Words From the Cafe Reading

Elliott Bay Book Company,
1521 10th Ave,
Seattle, Sunday, March 5, 3-5 pm.

Join us for another great reading from Anna Bálint‘s class at the Recovery Cafe. Cohosted by Tod Marshall, current Washington State Poet Laureate.

WORDS FROM THE CAFÉ, An Anthology (Raven Chronicles Press) edited by Anna Bálint. A group reading, co-presented by Tod Marshall, Washington State Poet Laureate, 3pm, Sunday, March 5th.Every Friday at Seattle’s Recovery Café, people struggling with addiction or mental illness or homelessness come together in Anna Bálint’s Safe Place Writing Circle to write and share writing. Here they discover their own unique voices and ways of shaping language to write stories and poems as part of reclaiming their lives. Words from the Café, a book/cd compilation, introduces us to voices from some of the most marginalized members of society.

“Gritty details are, perhaps, to be expected in an anthology of poems gathered from a group of writers who come together in recovery. What’s so astonishing about this collection is the range of emotions and the quality of the writing: joy and grief, exuberance and ennui, as well as a host of other emotions, all dwell together in this compelling book…Words From the Café reminds us that every day is a challenge to find our best selves and that art—poetry, story, song—can connect us.” –Tod Marshal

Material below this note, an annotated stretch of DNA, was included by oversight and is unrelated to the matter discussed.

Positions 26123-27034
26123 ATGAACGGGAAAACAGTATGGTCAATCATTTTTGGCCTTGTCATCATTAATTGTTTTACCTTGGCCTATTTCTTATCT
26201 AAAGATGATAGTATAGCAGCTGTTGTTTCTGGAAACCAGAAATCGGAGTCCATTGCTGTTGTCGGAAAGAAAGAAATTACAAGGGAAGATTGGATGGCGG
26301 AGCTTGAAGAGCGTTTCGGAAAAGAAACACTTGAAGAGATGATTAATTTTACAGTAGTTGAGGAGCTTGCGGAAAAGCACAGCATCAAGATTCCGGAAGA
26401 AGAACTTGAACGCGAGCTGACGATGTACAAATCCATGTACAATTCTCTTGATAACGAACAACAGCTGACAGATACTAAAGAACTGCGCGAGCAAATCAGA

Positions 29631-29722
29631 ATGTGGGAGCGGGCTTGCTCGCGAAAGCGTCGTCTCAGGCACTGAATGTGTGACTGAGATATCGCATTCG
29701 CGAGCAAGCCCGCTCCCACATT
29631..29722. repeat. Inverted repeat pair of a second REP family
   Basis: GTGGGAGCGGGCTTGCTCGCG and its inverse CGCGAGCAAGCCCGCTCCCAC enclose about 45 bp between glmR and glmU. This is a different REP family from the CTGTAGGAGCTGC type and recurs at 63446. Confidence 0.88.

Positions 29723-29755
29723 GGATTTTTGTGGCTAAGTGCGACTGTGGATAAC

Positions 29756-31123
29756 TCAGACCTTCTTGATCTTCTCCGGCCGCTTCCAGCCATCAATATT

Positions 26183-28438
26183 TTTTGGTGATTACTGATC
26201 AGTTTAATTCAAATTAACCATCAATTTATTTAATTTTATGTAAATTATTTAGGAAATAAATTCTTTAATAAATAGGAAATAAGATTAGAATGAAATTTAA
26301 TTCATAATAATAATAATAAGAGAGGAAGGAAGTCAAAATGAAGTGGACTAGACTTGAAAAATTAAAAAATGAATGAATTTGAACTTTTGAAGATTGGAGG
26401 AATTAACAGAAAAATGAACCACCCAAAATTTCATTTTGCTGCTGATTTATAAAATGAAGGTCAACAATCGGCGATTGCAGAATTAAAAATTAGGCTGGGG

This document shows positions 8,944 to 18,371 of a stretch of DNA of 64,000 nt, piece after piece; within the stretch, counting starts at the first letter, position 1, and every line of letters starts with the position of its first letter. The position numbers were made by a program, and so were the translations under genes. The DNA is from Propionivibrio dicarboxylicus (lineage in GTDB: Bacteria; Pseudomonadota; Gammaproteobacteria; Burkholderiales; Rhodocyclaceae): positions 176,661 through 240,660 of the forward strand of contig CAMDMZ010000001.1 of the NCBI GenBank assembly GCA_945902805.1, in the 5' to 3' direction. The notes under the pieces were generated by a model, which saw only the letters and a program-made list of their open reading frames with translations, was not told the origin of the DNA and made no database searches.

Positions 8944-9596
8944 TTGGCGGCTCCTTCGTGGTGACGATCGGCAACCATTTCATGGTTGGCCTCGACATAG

Words From the Café, An Anthology: what readers are saying!

Gritty details are, perhaps, to be expected in an anthology of poems gathered from a group of writers who come together in recovery. What’s so astonishing about this collection is the range of emotions and the quality of the writing: joy and grief, exuberance and ennui, as well as a host of other emotions, all dwell together in this compelling book. I’m glad, too, that the editor decided to feature some voices and give readers several works from so many different writers; each of these features (and there are so many good ones: Hirsch and Torres, Nguyen and Ybarra) gives us just a little more insight, a little more connection with the imagination behind the writing. From editor and teacher Anna Bálint’s wonderful introduction through each of the cutting vignettes and memorable lyrics (and the quality production from Raven Chronicles Press), Words From the Café reminds us that every day is a challenge to find our best selves and that art—poetry, story, song—can connect us.

—Tod Marshall, Washington State Poet Laureate, 2016-2018, He is the author most recently of Bugle (2014), which won the Washington State Book Award in 2015.